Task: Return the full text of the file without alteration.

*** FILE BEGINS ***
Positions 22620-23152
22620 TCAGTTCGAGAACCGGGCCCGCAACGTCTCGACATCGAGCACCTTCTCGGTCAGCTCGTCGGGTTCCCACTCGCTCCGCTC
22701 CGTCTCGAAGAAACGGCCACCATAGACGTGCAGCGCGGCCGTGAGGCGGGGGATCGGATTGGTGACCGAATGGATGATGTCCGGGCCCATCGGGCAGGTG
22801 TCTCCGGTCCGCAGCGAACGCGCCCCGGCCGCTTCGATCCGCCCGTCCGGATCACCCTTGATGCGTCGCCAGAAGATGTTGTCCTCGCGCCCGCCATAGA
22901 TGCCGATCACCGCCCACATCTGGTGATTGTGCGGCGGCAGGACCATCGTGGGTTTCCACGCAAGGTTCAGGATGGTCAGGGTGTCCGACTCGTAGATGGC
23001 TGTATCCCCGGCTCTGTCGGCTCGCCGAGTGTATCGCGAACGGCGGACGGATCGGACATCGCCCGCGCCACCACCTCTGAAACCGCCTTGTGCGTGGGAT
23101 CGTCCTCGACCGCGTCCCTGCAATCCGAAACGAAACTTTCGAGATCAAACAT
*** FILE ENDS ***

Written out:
Positions 22620-23152
22620 TCAGTTCGAGAACCGGGCCCGCAACGTCTCGACATCGAGCACCTTCTCGGTCAGCTCGTCGGGTTCCCACTCGCTCCGCTC
22701 CGTCTCGAAGAAACGGCCACCATAGACGTGCAGCGCGGCCGTGAGGCGGGGGATCGGATTGGTGACCGAATGGATGATGTCCGGGCCCATCGGGCAGGTG
22801 TCTCCGGTCCGCAGCGAACGCGCCCCGGCCGCTTCGATCCGCCCGTCCGGATCACCCTTGATGCGTCGCCAGAAGATGTTGTCCTCGCGCCCGCCATAGA
22901 TGCCGATCACCGCCCACATCTGGTGATTGTGCGGCGGCAGGACCATCGTGGGTTTCCACGCAAGGTTCAGGATGGTCAGGGTGTCCGACTCGTAGATGGC
23001 TGTATCCCCGGCTCTGTCGGCTCGCCGAGTGTATCGCGAACGGCGGACGGATCGGACATCGCCCGCGCCACCACCTCTGAAACCGCCTTGTGCGTGGGAT
23101 CGTCCTCGACCGCGTCCCTGCAATCCGAAACGAAACTTTCGAGATCAAACAT